He said the polls will take a different tone once it’s a race and not a referendum. It will no longer be about why Corbett deserves a second term but about why his challenger doesn’t deserve one at all. - Lancaster Online, 5/20/14
As Markos always says, "when our base comes out and votes, we win." This is our race to win and to take Pennsylvania back and move it forward. We can't take anything for granted now and I'm calling on all Pennsylvania Democrats to unite behind the Wolf/Stack ticket. Knowing that Corbett is in serious trouble, he will run a dirty campaign. He'll do anything to get re-elected so we need to be ready for re-election. Comcast, Marcellus-Shale and the Koch Brothers have a lot of money riding on Corbett so lets give Wolf and Stack head start. Click here to donate and get involved with their campaigns:Chris Anderson was one of the early voters, and the 68-year-old city resident said he votes every time.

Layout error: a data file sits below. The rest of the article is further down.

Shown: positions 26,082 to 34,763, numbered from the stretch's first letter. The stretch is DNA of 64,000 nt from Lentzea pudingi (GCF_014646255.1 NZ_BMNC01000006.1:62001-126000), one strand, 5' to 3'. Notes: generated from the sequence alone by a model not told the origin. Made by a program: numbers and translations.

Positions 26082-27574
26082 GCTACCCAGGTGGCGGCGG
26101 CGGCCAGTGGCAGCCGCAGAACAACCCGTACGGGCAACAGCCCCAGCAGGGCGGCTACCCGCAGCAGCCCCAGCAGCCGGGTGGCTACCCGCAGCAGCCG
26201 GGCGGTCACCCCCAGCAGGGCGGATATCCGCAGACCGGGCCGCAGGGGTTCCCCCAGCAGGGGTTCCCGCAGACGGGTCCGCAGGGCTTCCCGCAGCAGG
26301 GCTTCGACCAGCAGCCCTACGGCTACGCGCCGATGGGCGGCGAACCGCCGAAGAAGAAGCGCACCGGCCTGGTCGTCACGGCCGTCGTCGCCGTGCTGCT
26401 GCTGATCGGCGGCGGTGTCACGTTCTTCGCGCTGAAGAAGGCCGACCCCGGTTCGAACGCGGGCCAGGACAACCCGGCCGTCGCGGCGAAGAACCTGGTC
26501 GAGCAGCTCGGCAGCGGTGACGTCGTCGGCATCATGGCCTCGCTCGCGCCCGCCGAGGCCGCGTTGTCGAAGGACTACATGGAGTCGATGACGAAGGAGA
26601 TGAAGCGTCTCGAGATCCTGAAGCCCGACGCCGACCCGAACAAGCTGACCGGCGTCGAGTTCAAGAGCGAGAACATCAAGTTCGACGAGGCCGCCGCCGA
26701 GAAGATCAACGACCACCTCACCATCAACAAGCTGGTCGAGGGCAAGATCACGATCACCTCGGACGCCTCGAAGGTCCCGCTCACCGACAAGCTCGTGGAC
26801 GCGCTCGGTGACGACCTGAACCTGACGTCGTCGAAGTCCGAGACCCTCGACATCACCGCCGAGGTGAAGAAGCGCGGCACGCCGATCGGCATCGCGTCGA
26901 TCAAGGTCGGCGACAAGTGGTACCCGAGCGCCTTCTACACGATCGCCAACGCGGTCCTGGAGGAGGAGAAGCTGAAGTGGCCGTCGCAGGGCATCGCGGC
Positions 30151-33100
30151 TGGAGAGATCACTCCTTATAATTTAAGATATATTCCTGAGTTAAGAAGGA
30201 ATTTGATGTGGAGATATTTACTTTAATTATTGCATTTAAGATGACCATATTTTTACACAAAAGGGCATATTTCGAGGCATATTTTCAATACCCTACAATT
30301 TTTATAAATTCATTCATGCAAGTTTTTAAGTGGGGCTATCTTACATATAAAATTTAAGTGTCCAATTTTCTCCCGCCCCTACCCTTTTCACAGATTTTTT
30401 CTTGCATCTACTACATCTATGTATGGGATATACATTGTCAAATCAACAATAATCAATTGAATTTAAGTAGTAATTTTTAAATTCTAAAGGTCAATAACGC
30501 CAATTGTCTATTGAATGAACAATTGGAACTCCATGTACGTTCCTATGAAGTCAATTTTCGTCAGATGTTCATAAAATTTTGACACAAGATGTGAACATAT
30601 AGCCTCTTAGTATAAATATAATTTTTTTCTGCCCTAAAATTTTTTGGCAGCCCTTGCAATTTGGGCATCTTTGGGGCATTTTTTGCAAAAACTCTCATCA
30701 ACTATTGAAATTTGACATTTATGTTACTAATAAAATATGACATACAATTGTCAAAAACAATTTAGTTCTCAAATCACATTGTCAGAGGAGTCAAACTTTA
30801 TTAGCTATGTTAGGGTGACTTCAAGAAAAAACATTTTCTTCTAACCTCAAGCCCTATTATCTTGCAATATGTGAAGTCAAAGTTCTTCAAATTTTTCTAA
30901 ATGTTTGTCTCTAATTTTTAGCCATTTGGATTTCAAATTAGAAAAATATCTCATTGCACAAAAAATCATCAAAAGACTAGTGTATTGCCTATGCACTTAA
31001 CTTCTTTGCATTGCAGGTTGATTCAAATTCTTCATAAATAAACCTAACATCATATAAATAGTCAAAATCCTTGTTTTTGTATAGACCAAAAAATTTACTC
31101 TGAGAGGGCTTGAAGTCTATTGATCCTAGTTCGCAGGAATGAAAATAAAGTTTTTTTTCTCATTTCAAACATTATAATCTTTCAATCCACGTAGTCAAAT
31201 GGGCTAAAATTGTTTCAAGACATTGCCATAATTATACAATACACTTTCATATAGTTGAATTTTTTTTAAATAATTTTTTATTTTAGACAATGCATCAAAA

"In my family, you went to college, you voted. It's just a given," he said.
On Tuesday morning he was deciding between Katie McGinty and Tom Wolf, and ultimately went with the candidate from York County.
But Wolf didn't get his vote because he's local.
"I think he has the best shot in the general election, and I don't want anymore (Gov. Tom) Corbett," Anderson said.
He said he doesn't like Corbett's education policy or his light touch with oil and gas companies drilling in the state.
"He should've taxed the fracking companies. They're not hard up for money. Pennsylvania is," Anderson said.
Myrna Henninger, a 51-year-old West York resident, also thinks Wolf has the best chance at beating Corbett in November.
"I don't usually vote in primary elections, but I came out today to show my support for Mr. Wolf. I like that he has run a nice campaign. I think he's an intelligent man and would be good for Pennsylvania," she said. - York Dispatch, 5/20/14